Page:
circumvention device means a device having only a limited commercially significant purpose or use other than the circumvention, or facilitating the circumvention, of any effective technological protection measures.
circumvention service means a service, the performance of which has only a limited commercially significant purpose other than the circumvention, or facilitating the circumvention, of any effective technological protection measures.
technological protection measure means a device or product designed to prevent or inhibit the infringement of copyright subsisting in any work or other subject-matter.
effective technological protection measure has the meaning given by subsection (5). s10 (5) For the purposes of this Act, a technological protection measure is taken to be effective only if access to the work or other subject-matter protected by the measure is available solely by use of an access code or process (including decryption, descrambling or other transformation of the work or subject-matter) with the authority of the owner of the copyright in the work or subject-matter.
 See s116A(1)(c)(ii)
 Compare Cohen 1996 Part V 'The First Amendment Case Against the Porposed Anti-Tampering Law'
 The Robot Exclusion Protocol is observed voluntarily by most commercial web spiders - see A Standard for Robot Exclusion - <http://info.webcrawler.com/mak/projects/robots/exclusion.html>, and `A Method for Web Robots Control' (an `Internet Draft', a working documents of the Internet Engineering Task Force, 1996, expired June 1997) - <http://info.webcrawler.com/mak/projects/robots/norobots-rfc.html> (visited 14/9/98). Site administrators have the technical capacity to exclude specific robots from their site compulsority if they do not obey the Protocol.
 s132(5D) provides:
(5D) A person must not remove or alter any electronic rights management information attached to a copy of a work or other subject-matter in which copyright subsists, except with the permission of the owner of the copyright, if the person knows, or is reckless as to whether, the removal or alteration will induce, enable, facilitate or conceal an infringement of the copyright in the work or other subject-matter.Though the Australian provision conjoins (a)(i) and (a) (ii) with 'and', not 'or'.
 s10 provides:
electronic rights management information means: (a) information attached to a copy of a work or other subject-matter that: (i) identifies the work or subject-matter, and its author or copyright owner; and (ii) identifies or indicates some or all of the terms and conditions on which the work or subject-matter may be used, or indicates that the use of the work or subject-matter is subject to terms or conditions; and (b) any numbers or codes that represent such information in digital form.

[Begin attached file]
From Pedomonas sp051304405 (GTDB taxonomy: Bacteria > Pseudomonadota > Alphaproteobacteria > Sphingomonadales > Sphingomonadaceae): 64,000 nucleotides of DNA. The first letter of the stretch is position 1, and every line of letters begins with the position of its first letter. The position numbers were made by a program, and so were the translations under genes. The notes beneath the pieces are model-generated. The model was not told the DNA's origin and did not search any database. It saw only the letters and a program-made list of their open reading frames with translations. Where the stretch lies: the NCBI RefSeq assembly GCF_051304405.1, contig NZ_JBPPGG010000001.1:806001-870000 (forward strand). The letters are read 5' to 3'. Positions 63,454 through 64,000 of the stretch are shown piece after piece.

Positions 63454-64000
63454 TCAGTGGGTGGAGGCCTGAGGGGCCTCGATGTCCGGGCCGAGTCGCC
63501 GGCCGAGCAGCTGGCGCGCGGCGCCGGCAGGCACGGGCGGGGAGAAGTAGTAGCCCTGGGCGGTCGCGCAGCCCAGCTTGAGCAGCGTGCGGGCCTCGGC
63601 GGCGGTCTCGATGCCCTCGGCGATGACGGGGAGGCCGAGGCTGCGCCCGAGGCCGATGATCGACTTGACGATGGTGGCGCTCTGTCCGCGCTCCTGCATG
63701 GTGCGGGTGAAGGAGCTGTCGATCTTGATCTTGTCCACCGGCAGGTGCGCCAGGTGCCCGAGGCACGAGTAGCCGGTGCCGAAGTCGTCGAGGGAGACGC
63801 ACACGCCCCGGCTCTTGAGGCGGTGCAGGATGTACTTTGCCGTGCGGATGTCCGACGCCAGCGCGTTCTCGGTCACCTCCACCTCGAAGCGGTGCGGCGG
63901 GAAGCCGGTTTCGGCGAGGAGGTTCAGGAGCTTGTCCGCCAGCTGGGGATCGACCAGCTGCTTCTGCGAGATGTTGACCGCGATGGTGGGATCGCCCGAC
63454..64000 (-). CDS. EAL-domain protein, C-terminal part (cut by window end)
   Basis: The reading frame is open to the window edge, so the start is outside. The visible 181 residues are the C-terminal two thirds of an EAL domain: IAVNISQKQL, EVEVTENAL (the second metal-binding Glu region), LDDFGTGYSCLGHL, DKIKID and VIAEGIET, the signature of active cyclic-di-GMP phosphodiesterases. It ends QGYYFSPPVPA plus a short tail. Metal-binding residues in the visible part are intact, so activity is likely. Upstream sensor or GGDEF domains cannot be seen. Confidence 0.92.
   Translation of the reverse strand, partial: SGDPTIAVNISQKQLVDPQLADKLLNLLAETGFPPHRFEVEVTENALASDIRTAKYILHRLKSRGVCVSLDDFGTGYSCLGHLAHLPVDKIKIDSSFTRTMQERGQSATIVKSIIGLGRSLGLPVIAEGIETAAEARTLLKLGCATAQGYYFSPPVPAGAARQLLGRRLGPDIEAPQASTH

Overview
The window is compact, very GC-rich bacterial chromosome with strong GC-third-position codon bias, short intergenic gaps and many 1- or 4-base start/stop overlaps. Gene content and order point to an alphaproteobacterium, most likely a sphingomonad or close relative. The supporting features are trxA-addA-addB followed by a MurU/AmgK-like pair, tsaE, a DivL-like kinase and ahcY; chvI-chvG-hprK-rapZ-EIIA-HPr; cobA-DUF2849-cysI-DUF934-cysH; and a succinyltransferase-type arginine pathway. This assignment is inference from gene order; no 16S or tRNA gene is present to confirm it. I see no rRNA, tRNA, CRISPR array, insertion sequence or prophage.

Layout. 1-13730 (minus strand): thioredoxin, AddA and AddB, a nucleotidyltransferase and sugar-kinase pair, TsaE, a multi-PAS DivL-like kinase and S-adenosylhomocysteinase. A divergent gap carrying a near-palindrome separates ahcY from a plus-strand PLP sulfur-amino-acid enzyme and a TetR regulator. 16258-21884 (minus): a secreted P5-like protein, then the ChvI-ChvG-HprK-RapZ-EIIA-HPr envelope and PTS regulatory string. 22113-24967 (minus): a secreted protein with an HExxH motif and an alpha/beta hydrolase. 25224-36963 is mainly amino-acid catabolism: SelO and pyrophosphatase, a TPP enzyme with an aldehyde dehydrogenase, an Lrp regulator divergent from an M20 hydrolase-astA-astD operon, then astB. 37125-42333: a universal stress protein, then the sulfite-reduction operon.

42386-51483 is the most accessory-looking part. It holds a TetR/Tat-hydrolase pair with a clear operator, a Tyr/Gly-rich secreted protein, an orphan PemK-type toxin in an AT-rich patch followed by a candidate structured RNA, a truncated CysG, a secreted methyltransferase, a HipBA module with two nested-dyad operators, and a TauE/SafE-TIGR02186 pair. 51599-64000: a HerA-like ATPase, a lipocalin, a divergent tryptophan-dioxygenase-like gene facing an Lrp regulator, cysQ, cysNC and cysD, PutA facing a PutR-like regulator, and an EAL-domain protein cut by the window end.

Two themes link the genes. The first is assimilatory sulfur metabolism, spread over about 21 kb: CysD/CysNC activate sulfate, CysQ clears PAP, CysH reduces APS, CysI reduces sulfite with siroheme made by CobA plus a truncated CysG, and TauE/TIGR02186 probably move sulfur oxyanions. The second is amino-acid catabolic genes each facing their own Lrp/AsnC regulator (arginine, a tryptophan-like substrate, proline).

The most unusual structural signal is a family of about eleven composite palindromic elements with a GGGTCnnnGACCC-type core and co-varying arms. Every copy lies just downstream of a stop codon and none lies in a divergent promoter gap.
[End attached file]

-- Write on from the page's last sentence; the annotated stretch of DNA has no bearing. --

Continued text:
See US Code Sec 1202 Integrity of copyright management information, providing that 'copyright management information' includes 'terms and conditions for use of the work' and 'such other information as the Registrar of Copyrights may prescribe by regulation, except that the Registrar of Copyrights may not require the provision of any information concerning the user of a copyright work'.
 Bygrave and Koelman at p53
 Cohen 1996
 Terry Fisher stresses that compulsory terms in contracts are not at all unusual in the USA., and proposes a set of such compulsory contractual terms for contracts concerning intellectual property rights: see Fisher 1998
 Greenleaf 1996
 Bygrave and Koelman at p14
 See Greenleaf 1998, Part F 'Stopping Searching - Robot Exclusion Standards' for discussion.
 For discussion, see Bygrave and Koelman at p16-, also p 27
 Article 29 Commmittee 1999a
 See Greenleaf 1998
 Bygrave and Koelman p23
 Article 2 of the Information and Communications Services Act of 1997 - see references above.
 `s4(1) The provider shall offer the user anonymous use and payment of teleservices or use and payment under a pseudonym to the extent technically feasible and reasonable. The user shall be informed about these options.'
 Australian Privacy Charter Council (1994) Australian Privacy Charter - at <http://www.anu.edu.au/people/Roger.Clarke/DV/PrivacyCharter.html>, and explanatory material at <http://www.anu.edu.au/people/Roger.Clarke/DV/PrivChHist.html> (visited 14/9/98).
 <http://www.privacy.gov.au/news/p6_4_1.html> (visited 14/9/98).
61 Data Protection Bill - Introduction Print (Victorian Parliament) - at <http://www.dms.dpc.vic.gov.au/pdocs/bills/B00488/index.html>; for commentary see Greenleaf 1999
 Article 29 Committee 1997a
 For the importance of this distinction, see Clarke 1999 and Smith and Clarke 1999
 See Bygrave and Koelman pgs 29-31 for detailed analysis.
 Transatlantic Consumer Dialogue (TACD) Meeting 23-24 April 1999, Brussels Recommendations on Electronic Commerce Recommendation 2.: 'Privacy. There are important conflicts between privacy and certain technologies that protect copyrighted materials. Privacy is a social good. Society should avoid mechanisms to protect copyright that are unreasonable intrusions on personal privacy, particularly when less intrusive mechanisms are technologically feasible.' (see <http://www.tacd.org/>)